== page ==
Changing incarceration trends lead to prison closure

Changing incarceration trends lead to prison closure

Walpole will stop housing prisoners in 2024

Commonwealth Magazine
By Shira Schoenberg
April 8, 2022

THE MASSACHUSETTS DEPARTMENT of Correction on Thursday made a surprising announcement: MCI-Cedar Junction in Walpole will stop housing prisoners over the next two years.

The reason the department gave was declining numbers of inmates and increasing costs. Or, in DOC-speak, “a thorough assessment of decreased housing needs and the aging facility’s exorbitant maintenance costs.”

But in many ways, the closure is the result of a broader trend, which is the state’s move in recent years away from a “tough on crime” approach and toward a “smart on crime” one.

Democratic Sen. Jamie Eldridge, who co-chairs the Legislature’s Judiciary Committee, said he was “overjoyed” to hear of plans to close MCI-Cedar Junction. “This is a real watershed moment in the move away from mass incarceration to close a prison,” Eldridge said. “I am hopeful that the next phase is investing the money that’s now spent on Walpole prison into education, into training, and justice reinvestment in communities disproportionately impacted by the war on drugs and the mass incarceration era.” MCI-Cedar Junction today is operating at 68 percent capacity, housing 525 inmates. It opened in 1955 and needs $30 million in infrastructure repairs to keep operating, according to DOC.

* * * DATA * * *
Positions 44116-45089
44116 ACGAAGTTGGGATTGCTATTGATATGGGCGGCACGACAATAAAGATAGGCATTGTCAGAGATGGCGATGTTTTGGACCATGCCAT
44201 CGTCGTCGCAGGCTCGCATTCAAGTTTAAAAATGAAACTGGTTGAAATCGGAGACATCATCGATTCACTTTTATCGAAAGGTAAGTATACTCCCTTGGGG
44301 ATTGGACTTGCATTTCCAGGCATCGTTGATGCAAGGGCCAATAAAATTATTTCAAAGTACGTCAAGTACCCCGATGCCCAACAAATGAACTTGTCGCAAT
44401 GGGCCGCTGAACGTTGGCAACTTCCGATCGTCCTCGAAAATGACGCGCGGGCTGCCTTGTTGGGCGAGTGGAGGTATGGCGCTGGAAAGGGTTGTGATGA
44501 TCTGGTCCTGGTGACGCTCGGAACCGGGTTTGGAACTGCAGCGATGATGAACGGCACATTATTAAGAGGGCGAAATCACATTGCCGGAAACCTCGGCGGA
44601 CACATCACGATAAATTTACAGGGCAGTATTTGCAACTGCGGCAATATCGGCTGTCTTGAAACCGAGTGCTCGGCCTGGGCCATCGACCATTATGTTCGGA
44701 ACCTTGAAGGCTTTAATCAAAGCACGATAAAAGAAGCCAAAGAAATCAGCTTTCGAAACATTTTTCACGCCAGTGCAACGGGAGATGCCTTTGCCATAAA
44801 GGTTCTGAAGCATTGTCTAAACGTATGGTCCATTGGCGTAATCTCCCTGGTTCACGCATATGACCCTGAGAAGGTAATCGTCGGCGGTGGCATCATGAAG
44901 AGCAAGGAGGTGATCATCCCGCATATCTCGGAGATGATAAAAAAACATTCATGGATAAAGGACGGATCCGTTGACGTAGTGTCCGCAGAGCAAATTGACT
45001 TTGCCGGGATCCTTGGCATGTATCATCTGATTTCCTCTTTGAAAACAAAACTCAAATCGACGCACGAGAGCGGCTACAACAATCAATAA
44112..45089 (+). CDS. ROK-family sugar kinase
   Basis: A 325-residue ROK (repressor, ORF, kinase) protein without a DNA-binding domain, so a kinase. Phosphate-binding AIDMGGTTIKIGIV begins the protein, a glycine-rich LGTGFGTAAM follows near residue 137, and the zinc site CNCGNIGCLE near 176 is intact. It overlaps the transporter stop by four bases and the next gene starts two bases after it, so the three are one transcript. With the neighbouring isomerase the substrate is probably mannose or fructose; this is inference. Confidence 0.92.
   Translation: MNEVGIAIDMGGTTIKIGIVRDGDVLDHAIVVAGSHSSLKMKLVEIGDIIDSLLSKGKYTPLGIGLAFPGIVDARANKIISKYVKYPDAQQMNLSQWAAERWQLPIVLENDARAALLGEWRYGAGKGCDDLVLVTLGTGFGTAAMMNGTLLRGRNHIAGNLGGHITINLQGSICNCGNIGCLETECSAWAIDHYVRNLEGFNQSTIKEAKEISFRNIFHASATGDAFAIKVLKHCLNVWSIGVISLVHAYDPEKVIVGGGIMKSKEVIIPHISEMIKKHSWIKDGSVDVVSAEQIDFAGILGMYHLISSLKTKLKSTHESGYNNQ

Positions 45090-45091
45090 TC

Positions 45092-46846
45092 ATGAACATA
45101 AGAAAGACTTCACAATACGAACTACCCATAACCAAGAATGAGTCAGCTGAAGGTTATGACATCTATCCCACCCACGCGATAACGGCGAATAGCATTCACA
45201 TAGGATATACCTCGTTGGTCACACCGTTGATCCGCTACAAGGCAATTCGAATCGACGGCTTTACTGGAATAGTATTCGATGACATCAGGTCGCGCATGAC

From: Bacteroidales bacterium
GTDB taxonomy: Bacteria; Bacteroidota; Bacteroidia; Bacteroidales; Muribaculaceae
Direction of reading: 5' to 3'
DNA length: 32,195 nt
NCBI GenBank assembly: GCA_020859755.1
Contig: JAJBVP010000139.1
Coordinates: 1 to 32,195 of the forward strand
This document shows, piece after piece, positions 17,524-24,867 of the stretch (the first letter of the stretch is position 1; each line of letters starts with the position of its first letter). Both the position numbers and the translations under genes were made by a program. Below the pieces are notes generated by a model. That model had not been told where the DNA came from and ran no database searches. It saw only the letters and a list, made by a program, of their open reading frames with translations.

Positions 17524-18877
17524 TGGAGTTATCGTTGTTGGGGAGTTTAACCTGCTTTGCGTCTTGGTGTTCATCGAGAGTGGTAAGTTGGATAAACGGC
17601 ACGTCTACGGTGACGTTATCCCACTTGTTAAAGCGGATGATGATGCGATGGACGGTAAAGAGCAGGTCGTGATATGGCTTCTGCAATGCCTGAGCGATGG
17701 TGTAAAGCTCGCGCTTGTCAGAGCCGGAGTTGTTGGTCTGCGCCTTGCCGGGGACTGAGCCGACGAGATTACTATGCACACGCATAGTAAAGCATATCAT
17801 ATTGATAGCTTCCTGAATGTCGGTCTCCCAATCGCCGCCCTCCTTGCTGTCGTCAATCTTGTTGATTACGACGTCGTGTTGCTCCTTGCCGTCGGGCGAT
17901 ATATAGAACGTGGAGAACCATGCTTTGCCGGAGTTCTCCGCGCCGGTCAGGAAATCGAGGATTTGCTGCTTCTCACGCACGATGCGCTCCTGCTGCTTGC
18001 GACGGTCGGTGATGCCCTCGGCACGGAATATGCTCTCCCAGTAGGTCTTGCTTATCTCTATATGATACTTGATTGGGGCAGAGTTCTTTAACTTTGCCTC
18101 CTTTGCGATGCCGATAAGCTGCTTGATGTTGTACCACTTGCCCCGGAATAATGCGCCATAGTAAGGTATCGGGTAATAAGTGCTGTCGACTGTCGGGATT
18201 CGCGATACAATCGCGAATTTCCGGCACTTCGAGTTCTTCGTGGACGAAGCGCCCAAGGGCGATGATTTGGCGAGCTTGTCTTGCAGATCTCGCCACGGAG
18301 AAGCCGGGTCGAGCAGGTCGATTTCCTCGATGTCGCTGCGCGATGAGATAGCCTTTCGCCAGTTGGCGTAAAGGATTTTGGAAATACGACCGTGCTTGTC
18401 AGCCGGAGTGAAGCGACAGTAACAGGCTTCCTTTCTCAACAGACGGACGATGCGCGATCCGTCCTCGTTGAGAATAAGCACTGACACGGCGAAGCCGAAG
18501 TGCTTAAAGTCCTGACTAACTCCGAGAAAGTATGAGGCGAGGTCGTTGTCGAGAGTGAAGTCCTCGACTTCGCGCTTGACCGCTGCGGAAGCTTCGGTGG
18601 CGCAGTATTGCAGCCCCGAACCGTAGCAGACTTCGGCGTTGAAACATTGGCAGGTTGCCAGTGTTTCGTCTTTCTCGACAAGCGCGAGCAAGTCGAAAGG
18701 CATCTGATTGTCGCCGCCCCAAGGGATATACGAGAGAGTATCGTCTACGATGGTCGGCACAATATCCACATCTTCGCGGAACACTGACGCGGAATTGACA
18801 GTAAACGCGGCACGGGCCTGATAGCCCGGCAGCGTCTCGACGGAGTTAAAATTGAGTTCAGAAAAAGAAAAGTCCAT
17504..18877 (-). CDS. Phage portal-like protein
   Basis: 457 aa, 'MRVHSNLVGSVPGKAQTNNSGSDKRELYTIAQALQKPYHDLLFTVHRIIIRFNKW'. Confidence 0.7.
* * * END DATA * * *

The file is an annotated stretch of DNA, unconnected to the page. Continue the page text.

Within the next 60 to 90 days, a reception and diagnostic center, where inmates are held when they enter custody and evaluated to determine their security level, will move from Walpole to Souza-Baranowski Correctional Center. Inmates in a Behavioral Management Unit will be moved to other units in 2024. A disciplinary unit will be closed after that, in line with the state’s commitment to phase out solitary confinement.

“This decision, and the subsequent consolidation of resources across fewer locations, allows us to eliminate redundancies and deepen our investments in programming, staffing, and services,” said DOC Commissioner Carol Mici.

The last state prison to close was the small, medium security Bay State Correctional Center in Norfolk in 2015.

Lizz Matos, executive director of Prisoners’ Legal Services, said her agency will be watching how the closure is implemented. She wants to make sure people admitted to the new admissions center at Souza Baranowski do not spend months under maximum security conditions if they belong in a lower-security facility. She wants to ensure the closure does not result in overcrowding elsewhere.

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